Nguyen v. Comptroller-General of Customs - (02 Oct 2018)
A Court may impose one penalty in respect of multiple federal offences that are joined in same information, complaint or summons
On 8 September 2016, the Appellant was convicted in the Magistrates Court for importing prohibited imports, namely 'ice pipes'. The ice pipes were imported in three consignments. The importation of ice pipes without permission is prohibited by Regulation 4I of the Customs (Prohibited Imports) Regulations 1956 (Cth). The Appellant appealed against the sentence and costs order to the General Division of this Court, on the ground that, both the fine and costs were manifestly excessive. The primary judge granted leave to appeal but dismissed that appeal on 24 November 2017. The Appellant now appeals to present Court. The sole ground of the appeal to present Court is, in effect, that the primary judge erred in law in failing to find that the fine of $60,000 was manifestly excessive.
The maximum penalty for an offence of this nature, where the Court cannot determine the value of the goods, was $170,000 with a jurisdictional limit for prosecutions commenced in the Magistrates Court of $34,000. In this case there were three offences. Section 4K(4) of the Crimes Act, 1914 (Cth) provides that a court may impose one penalty in respect of multiple federal offences that are joined in the same information, complaint or summons. Any global penalty cannot exceed the sum of the maximum penalties that could be imposed if a separate penalty were imposed in respect of each offence. Accordingly, the maximum global fine was $510,000 and the jurisdictional limit for such a global fine was $102,000.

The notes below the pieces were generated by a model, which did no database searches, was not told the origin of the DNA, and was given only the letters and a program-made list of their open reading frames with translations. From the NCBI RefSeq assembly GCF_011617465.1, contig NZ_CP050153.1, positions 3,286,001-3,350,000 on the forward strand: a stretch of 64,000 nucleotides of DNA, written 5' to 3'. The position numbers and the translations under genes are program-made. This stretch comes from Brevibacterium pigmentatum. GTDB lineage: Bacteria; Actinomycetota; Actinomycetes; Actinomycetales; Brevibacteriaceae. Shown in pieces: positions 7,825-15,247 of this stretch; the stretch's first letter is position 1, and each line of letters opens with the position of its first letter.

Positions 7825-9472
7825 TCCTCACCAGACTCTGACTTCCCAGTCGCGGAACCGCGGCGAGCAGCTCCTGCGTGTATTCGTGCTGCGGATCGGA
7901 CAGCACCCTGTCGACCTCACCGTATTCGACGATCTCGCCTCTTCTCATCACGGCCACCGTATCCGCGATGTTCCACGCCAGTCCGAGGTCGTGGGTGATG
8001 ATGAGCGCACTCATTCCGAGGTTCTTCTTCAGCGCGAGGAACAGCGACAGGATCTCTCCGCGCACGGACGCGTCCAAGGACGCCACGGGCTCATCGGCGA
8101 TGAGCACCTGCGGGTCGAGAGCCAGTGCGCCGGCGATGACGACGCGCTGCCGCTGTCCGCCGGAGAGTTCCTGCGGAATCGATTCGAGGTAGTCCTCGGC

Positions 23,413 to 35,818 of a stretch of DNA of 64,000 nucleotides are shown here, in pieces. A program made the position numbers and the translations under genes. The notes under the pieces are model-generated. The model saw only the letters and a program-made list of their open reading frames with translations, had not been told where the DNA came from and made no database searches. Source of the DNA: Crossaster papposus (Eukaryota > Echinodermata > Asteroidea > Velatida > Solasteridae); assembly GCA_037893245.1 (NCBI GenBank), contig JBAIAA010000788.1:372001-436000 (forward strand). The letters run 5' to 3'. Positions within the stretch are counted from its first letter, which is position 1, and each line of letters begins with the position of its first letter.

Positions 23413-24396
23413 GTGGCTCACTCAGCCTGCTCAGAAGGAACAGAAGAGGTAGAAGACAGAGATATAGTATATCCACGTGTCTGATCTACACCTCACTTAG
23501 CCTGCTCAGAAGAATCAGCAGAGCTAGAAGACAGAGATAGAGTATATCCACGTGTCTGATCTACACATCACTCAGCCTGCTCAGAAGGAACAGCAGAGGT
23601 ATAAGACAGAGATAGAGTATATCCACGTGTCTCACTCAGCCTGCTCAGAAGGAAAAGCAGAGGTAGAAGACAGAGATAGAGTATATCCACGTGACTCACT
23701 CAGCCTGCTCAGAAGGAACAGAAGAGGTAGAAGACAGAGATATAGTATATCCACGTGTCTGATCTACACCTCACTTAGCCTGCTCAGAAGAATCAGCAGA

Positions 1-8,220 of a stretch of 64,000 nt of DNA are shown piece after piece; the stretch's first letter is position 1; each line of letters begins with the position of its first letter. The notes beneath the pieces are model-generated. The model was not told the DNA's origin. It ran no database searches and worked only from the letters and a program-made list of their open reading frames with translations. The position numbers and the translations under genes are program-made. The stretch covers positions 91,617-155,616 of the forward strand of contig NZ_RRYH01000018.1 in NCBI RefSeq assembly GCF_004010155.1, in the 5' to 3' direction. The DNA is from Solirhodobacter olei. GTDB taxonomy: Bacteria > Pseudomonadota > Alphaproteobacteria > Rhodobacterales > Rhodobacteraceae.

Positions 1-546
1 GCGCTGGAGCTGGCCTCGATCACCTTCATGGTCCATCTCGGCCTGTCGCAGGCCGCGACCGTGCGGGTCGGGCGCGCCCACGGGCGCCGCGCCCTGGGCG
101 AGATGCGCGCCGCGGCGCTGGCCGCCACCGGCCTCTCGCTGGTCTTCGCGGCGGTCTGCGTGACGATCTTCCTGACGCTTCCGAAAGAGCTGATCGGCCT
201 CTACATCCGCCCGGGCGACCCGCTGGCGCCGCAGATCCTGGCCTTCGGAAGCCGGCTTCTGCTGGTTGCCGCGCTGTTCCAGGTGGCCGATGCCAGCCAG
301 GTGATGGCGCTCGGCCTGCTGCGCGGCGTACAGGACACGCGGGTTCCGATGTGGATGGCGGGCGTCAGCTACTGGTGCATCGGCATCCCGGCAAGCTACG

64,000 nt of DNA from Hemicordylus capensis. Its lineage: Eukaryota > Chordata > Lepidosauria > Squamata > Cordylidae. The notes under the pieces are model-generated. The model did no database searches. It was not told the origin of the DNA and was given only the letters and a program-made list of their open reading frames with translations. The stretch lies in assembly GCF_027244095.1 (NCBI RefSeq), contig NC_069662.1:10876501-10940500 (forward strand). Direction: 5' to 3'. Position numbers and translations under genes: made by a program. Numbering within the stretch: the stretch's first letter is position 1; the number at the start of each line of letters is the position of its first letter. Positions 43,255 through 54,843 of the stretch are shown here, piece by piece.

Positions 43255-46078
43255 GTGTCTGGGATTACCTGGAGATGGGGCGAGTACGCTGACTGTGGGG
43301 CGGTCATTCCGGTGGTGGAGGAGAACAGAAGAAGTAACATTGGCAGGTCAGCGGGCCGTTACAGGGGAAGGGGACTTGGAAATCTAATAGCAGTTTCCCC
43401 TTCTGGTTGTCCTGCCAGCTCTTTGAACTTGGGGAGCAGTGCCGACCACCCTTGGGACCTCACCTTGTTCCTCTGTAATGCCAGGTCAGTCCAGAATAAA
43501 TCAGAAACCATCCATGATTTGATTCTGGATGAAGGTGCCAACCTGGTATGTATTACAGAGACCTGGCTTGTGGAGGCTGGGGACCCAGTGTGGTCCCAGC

There is no established range of sentences imposed in respect of offences of the current kind. In the present case, the Appellant engaged in a series of importations which involved a degree of planning. He planned to sell the large number of imported ice pipes at a significant profit. This was an ongoing commercial operation, involving ice pipes which the Appellant was able to purchase for 73c each and sell for between $60 and $120. The Appellant knew that, the ice pipes were prohibited imports used for consuming methylamphetamine, and, although he used his own name and address on the consignments, he took steps to avoid detection by Customs. Significant harm to the Australian community would follow from the consumption of methylamphetamine which the ice pipes were designed and intended to facilitate. General and personal deterrence were sentencing considerations to which significant weight was appropriately given.
It is also relevant to note that, the Appellant was a registered pharmacist who must have appreciated the damaging effects of methylamphetamine and the manner of its use in the community. The Appellant made a conscious decision to engage in a course of conduct by which he sought to profit from the sale of items which would facilitate the use of methylamphetamine. In facts and circumstances of present case, the global fine imposed in present case was reasonable. Appeal dismissed.
Tags : SENTENCE QUANTUM VALIDITY